Society News

  • e-Posters coming to 2016 JAM - Posters at the 2016 Joint Annual Meeting are going electronic! Here is some information to help you get acquainted with this technology.
  • Virtual Meeting returning to 2016 JAM - We are bringing back the Virtual Meeting after amazing success at the 2014 Joint Annual Meeting and at the 2013, 2014 and 2015 Midwest meetings!
  • JAS update - Time to publication for the September 2015 issue will be 5.8 months -- the shortest time to publication in the journal’s history!

Get Involved

  • JrAS_icon

    Kids are heading back to school. What a perfect time to help support animal science education in the classroom! Order a subscription to Jr. Animal Scientist for a classroom in your local elementary school. Learn more about sponsoring or enrolling your kids here

  • ePoster

    Say goodbye to lugging giant posters through the airport. Say goodbye to big spending at the printers! Posters at the 2016 Joint Annual Meeting are going electronic. Read More
    Say goodbye to trying to quickly scribble all the information from a talk into the margins of an abstract. We are bringing back the Virtual Meeting after amazing success at the 2014 JAM and at the 2013, 2014 and 2015 Midwest meetings! Read More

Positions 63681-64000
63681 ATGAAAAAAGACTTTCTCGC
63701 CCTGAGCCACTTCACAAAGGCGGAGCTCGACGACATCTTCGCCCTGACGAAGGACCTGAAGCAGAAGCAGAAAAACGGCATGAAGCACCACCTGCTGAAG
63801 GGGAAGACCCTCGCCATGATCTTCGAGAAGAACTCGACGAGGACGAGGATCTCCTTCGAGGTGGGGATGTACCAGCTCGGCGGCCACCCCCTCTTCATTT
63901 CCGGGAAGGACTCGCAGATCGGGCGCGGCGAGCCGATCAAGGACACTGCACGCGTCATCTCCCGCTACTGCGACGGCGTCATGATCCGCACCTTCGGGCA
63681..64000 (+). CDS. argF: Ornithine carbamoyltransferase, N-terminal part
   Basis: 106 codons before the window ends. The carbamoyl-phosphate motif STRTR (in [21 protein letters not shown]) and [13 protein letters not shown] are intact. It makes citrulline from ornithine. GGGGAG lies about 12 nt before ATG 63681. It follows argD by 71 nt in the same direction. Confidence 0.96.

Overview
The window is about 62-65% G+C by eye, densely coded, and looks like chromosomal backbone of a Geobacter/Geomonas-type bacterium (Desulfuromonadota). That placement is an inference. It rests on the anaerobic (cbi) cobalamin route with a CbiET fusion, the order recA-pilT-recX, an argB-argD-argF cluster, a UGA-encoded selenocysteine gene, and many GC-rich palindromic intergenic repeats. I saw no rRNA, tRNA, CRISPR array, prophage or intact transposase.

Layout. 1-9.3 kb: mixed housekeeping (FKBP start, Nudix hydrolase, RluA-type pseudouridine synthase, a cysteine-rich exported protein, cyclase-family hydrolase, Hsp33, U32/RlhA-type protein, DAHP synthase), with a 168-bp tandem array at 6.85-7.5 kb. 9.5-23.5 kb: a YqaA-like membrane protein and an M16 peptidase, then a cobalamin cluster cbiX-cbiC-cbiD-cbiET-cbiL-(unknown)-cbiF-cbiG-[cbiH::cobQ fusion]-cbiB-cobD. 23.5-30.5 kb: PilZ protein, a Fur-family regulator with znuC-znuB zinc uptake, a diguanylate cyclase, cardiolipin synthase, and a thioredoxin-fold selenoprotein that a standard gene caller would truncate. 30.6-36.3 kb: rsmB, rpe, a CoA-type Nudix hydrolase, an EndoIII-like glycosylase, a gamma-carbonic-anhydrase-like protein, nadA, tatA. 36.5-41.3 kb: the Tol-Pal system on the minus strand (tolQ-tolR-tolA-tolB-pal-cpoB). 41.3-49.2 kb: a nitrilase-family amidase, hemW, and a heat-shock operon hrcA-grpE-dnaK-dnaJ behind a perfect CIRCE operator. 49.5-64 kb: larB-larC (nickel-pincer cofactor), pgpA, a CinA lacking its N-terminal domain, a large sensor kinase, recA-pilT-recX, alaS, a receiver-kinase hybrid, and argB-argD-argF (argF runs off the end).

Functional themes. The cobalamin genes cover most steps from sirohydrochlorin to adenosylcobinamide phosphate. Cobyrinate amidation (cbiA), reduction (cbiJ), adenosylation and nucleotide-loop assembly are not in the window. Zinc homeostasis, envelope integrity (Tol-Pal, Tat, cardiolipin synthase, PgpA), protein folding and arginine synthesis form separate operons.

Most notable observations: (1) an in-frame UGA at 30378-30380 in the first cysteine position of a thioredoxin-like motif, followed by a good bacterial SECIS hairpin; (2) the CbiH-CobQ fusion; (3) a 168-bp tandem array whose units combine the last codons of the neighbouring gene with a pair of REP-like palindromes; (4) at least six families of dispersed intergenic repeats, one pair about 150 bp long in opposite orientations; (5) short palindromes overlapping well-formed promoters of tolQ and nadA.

Public Policy

Pierce Bennett: D.C. Summer Policy Intern - Bennett is one of the four students chosen to spend the summer in Washington, D.C. as an ASAS Science Policy Intern. READ MORE...

Interpretive Summaries

  • Pain management during surgical castration of beef bulls

    A recent study reported in the Journal of Animal Science examines the effect of meloxicam administration at surgical castration on the inflammatory response of 30 crossbred beef bulls. 

  • Researchers study tall larkspur toxicity in cattle

    In the western foothills and mountain rangelands of the U.S., wild larkspurs (Delphinium spp.) are a major cause of cattle losses. Researchers determined the amount of tall larkspur that a 1,100-pound steer could consume without becoming poisoned.

  • Fat to become sixth taste?

    Oleogustus — That’s the name scientists at Purdue University are proposing for a new sixth taste: fat. In coming years, fat could join sweet, sour, salty, bitter, and umami to describe tastes.